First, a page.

U.S. ‘close’ to naming NHTSA chief
Washington — Transportation Secretary Anthony Foxx says the Obama administration is close to deciding on a permanent chief to run the National Highway Traffic Safety Administration.
In a brief Detroit News interview Monday, Foxx said he expected an announcement “soon.” He didn’t say if the administration is planning to name Deputy Administrator David Friedman to the top job.
“This is the president’s call and I think we’re real close,” Foxx said after making remarks at a distracted driving event. “We’ve been working on this for a while. I think we’re very close but I don’t want to get in front of the president.” Foxx said in a separate interview in early September that the administration had been working to fill the NHTSA job.
Obama faces other nominations to make — including picking a new attorney general and new deputy attorney general. In a separate interview, Friedman declined to say if he is under consideration for the job. “We’ll circle back to you,” Friedman said. “You heard from the secretary.”
Friedman — a former top official with the Union of Concerned Scientists who became deputy NHTSA administrator in 2013 — was named acting chief in January after then NHTSA chief David Strickland departed to join a Washington law firm. Friedman’s maximum 210 days running the office on a temporary basis expired. He is still the top official at NHTSA though he no longer holds the title as acting chief.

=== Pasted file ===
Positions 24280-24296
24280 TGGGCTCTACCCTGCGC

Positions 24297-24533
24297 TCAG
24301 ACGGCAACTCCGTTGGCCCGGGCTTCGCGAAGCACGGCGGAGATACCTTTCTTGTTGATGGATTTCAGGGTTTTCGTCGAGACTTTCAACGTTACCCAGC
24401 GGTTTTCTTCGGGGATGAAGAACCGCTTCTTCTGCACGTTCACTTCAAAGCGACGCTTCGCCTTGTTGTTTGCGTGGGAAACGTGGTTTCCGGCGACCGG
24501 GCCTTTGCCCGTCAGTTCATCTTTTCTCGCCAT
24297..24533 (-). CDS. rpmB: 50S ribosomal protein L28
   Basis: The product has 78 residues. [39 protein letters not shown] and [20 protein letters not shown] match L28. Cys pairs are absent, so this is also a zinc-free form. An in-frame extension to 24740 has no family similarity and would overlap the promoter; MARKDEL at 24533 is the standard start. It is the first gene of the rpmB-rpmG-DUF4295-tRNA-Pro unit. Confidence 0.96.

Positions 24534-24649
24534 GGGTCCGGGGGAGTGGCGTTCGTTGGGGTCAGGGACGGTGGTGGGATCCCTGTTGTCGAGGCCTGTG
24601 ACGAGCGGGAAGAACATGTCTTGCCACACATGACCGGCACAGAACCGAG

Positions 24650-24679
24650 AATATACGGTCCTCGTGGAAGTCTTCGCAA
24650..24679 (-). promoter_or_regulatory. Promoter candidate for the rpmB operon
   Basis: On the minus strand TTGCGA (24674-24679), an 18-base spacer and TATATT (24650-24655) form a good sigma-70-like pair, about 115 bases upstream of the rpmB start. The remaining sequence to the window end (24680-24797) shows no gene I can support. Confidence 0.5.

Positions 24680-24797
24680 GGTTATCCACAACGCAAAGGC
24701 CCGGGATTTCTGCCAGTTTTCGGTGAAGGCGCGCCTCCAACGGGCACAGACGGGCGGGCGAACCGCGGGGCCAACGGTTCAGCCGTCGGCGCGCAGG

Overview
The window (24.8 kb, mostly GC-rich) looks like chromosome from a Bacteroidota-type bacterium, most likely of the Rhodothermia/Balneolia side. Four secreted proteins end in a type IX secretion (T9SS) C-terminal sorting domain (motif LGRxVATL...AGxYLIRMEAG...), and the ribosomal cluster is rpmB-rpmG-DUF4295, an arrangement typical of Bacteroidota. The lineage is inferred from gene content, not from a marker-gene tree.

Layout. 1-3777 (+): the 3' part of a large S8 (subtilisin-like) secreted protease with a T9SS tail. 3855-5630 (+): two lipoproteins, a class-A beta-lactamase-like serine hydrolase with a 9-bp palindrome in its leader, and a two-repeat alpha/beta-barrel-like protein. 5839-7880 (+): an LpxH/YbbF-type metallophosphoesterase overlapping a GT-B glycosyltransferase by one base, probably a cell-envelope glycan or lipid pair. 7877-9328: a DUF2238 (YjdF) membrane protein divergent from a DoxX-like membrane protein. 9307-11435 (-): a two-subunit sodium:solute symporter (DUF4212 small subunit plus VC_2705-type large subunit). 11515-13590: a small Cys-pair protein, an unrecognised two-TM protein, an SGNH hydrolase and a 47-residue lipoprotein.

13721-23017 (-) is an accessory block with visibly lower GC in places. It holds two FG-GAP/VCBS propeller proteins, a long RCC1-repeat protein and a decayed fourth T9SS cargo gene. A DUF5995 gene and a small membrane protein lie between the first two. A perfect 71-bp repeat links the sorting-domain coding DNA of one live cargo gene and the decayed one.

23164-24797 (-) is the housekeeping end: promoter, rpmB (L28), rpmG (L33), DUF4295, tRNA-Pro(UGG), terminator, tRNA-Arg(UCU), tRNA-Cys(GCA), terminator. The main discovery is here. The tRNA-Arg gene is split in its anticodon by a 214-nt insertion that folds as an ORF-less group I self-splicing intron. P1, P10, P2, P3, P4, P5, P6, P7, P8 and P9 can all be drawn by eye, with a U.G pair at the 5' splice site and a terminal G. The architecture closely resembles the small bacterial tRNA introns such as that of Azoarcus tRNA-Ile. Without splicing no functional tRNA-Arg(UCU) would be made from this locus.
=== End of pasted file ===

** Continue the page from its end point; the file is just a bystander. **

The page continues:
Friedman defended NHTSA under scrutiny from a Senate Commerce Committee panel in September.
Last month, Sen. Claire McCaskill, D-Mo., urged the White House to make filling the NHTSA administrator job a priority.
"While I believe Mr. Friedman has done a good job of running the agency on an interim basis since the last Senate-confirmed administrator stepped down in January, I would urge the White House to make filling the vacancy for the nation's top highway and auto safety official a priority. Especially as the agency evaluates its personnel and financial resource needs, and continues to work to modernize in order to keep pace with an auto industry far more technologically advanced that it, NHTSA needs an administrator and a deputy administrator — not one person doing both jobs," McCaskill said.
Sen. Dean Heller, R-Nev., also said in September the White House should move quickly to fill the job.
"I am also concerned the president has not filled the vacancy for the position of administrator at NHTSA. The task of addressing any shortcomings at the agency and implementing any necessary improvements may be challenging for a deputy administrator without the endorsement of the president's nomination and the Senate's confirmation," Heller said.
The Obama administration left the job of NHTSA administrator open for eight months after its first nominee in 2009 withdrew under pressure from environmentalists. It finally settled on Strickland, a Senate Commerce Committee lawyer.